The number of migrants crossing the border is falling, partly because US agents are helping to catch smugglers in Latin America

Arrests of undocumented migrants crossing the US southern border have fallen nearly 14 percent from an all-time high in May, partly due to an increase in US-backed arrests of smugglers in Central America far from US soil, it said the internal briefing materials obtained from NBC News.

Agents from the Immigration and Customs Enforcement Customs and Border Protection and Homeland Security Investigations, some of them in Central American countries, were responsible for the arrests of an average of 240 smugglers in a single week in June, according to the materials prepared by the Department of Homeland Security for a Briefing at the White House.

According to the document, agents working outside the US provide local law enforcement with information about smugglers who are targeted for arrest.

More than 1,300 DHS employees are focused on fighting smugglers, and the agency has spent more than $50 million on those efforts since April, a DHS spokesman said.

Arrests of smugglers in Central and Latin American countries surged in June, and the number of undocumented migrants crossing the US-Mexico border began falling from a peak in May of more than 7,700 daily arrests.

By the end of June, the numbers had fallen 14 percent and remained relatively flat. An average of 6,800 undocumented migrants were stopped at the southern land border every day for the first two weeks of July, according to preliminary figures shared internally by CBP and made available to NBC News.

Seasonal trends are also responsible for the decline, with fewer migrants making the journey during the hot summer months in most years. But the monthly numbers actually increased in the summers of 2018, 2020 and 2021. And while the first few months of 2022 saw record levels of border traffic, crossings this July are on track to fall below those of the same month last year.

People smugglers, also known as coyotes, are often associated with drug cartels and exact thousands of dollars from migrants to transport them to the United States on dangerous journeys, during which some are kidnapped, assaulted or left to die. Smuggling networks are so widespread across the region that it is exceedingly rare for an undocumented migrant to cross the US southern border on foot without the help of a smuggler.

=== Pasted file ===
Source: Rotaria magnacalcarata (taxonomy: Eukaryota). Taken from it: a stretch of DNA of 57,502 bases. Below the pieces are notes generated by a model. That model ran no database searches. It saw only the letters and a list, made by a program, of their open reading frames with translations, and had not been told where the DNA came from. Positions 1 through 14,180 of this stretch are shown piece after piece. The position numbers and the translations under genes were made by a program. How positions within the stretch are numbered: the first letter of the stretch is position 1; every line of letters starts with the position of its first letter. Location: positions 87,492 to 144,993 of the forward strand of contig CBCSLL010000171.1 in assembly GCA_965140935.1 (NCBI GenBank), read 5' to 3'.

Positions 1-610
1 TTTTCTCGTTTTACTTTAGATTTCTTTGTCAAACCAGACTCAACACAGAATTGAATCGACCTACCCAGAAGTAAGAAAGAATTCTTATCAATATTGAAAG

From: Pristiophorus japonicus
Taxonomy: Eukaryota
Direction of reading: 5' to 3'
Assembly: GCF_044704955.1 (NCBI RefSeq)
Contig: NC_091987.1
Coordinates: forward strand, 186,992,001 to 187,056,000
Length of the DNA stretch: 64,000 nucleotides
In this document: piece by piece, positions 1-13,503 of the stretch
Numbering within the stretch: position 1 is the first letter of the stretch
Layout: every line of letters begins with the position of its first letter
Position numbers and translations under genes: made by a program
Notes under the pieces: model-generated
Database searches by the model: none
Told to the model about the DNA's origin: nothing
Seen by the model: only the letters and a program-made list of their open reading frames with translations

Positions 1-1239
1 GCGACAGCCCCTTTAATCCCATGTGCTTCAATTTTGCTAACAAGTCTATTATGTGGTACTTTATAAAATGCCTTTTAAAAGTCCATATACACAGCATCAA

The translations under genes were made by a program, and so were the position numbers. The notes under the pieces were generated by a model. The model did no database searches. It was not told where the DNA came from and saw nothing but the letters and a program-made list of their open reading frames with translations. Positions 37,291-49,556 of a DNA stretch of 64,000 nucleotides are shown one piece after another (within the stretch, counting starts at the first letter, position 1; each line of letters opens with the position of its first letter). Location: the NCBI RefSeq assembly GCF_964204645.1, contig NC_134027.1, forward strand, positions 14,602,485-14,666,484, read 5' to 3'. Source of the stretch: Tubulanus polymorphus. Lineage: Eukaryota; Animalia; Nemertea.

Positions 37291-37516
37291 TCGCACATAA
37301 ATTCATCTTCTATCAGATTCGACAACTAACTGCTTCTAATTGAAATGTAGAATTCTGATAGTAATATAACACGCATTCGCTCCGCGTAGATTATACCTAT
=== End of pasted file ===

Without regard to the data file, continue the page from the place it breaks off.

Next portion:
In the intelligence materials, DHS estimated that for every smuggler stopped, 24 migrants were either stopped or prevented from crossing the border. DHS credits smuggler arrests for stopping up to 1,329 migrants daily.

The Biden administration boasted of increased partnership and coordination with governments and law enforcement agencies in Mexico and Central and South America. But the extent of the role US immigration officers play in arresting smugglers outside the US has remained largely hidden.

The intelligence materials show that during a week at the end of June, CBP agents were responsible for arresting 166 smugglers and ICE agents for Homeland Security Investigations were responsible for 74 arrests outside the US. The agents also helped uncover hidden homes and trailers containing migrants in Central America.

Sergio Gonzales, the executive director of The Immigration Hub, which advocates for progressive immigration policies, said US voters broadly support arresting people smugglers but warned the Biden administration must do more to provide safe, legal routes open to asylum seekers.


“These are really bad actors who take advantage of people in really desperate and difficult situations,” Gonzales said of people smugglers. “But you can’t just deny people ways to get to safety.”

Gonzales also said the details of ICE and CBP’s work in the region are significant because of the “troubled history of US law enforcement in Latin America, which has caused major problems in the region.”

The extent of US immigration officials’ involvement with law enforcement officials who physically make the arrests is unclear, but the intelligence materials suggest that US officials keep accurate records of which arrests they facilitate.

White House and DHS spokesmen did not respond to requests for comment. The number of migrants crossing the border is falling, partly because US agents are helping to catch smugglers in Latin America

Fry Electronics Team

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